“My experiences with females in the sciences has been absolutely empowering,” said Azzarello. “From the military to graduate school to teaching, each one of them pursued something that made me admire their hard work. Some of the changes that we are seeing in educational institutions are the disregard for gender. Their standards to reach excellence are uniform across all genders. I’ve never felt like what I was doing was unobtainable.”

“I had some amazing mentors who encouraged me to think about other careers and who challenged me to consider graduate school. One in particular was Mrs. Bobyleva,” Hatfield said. “She is the one behind the scene, crafting our laboratory technique. I still hear her in my head today, ‘Rocket, Rocket, Incline, Last Droplet.’ She gave us the courage to be just as good as the men in our field, and even surpass them.”

Bobylev believes a significant portion of the success this group has achieved is rooted in intangibles obtained through conducting and presenting research.

“It starts with an interest in science and research,” he said. “All of the schools – med school, vet school, grad school, dental school — these individuals are applying to and getting into have highly competitive processes. The research sets them apart. They have been to multiple meetings, presented dozens of times.”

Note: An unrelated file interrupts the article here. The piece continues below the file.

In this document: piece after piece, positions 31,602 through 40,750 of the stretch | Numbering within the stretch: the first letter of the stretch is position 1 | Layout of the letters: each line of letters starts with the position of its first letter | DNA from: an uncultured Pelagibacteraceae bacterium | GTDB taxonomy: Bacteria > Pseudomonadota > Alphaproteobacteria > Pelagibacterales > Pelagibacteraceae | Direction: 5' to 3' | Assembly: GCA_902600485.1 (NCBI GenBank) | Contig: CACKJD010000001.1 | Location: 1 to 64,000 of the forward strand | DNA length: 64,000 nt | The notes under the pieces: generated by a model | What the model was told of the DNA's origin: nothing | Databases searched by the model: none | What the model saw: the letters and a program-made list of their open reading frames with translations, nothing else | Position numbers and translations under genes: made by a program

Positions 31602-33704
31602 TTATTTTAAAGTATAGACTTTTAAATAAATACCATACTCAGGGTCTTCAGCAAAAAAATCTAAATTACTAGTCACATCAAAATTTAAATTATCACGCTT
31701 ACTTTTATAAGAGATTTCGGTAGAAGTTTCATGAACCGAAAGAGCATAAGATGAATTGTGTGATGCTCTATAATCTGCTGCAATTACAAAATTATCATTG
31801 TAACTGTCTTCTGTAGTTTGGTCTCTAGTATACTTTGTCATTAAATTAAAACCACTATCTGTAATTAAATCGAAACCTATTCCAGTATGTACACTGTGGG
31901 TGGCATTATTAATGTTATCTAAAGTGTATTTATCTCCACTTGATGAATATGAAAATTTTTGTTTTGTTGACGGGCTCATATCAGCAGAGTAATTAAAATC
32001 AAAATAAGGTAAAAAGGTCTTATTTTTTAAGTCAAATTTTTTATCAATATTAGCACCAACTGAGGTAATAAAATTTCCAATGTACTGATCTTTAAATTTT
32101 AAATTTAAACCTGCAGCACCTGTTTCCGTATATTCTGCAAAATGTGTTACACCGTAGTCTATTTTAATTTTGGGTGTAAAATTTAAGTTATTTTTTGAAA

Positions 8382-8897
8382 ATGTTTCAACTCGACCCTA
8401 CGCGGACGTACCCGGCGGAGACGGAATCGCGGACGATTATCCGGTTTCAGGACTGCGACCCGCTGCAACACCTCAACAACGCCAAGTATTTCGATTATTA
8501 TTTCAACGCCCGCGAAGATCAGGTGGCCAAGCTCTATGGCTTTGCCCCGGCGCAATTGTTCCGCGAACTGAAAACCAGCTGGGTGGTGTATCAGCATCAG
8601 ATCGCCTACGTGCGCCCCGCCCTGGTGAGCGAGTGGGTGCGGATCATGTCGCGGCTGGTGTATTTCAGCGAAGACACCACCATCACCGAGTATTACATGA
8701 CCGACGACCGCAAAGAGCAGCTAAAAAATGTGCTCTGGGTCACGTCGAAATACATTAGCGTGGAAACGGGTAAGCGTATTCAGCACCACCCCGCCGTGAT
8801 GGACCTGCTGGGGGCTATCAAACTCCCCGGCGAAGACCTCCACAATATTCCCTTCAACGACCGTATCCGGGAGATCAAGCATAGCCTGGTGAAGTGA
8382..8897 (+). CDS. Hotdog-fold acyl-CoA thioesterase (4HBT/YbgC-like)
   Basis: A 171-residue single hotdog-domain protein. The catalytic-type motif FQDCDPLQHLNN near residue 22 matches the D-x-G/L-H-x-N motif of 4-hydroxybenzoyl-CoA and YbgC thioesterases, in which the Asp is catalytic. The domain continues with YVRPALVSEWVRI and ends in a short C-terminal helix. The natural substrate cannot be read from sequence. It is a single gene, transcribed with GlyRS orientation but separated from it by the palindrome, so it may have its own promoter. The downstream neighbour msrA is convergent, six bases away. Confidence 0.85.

Park and Choi both agree their work — primarily their ability to focus on research as an undergraduate student — has set them apart.

“Without these four years of incredible research experience under Dr. Bobylev and Mrs. Bobyleva’s supervision, and three years of internship at Trinity Health Pharmacy, I wouldn’t be where I am today,” Park said. “Especially in pharmacy school, organic chemistry is a very important subject to have as a base knowledge to learn about different drugs along with their interaction. At University of Minnesota, we have a research emphasis path. After I learn about those different researches, I am planning to be involved in research.”

“These conferences definitely broadened my eyes to see what is happening out there in the real world in regards to the science field,” Choi added. “This gave me opportunities to present my knowledge to the public by giving an oral and poster presentation. Also, this allowed me to meet students from other schools and learn what their research was about.”

While much of the focus on the team centers around postgraduate work, Sundhagen moved directly into the workforce and gives back in the form of a K-12 science teacher.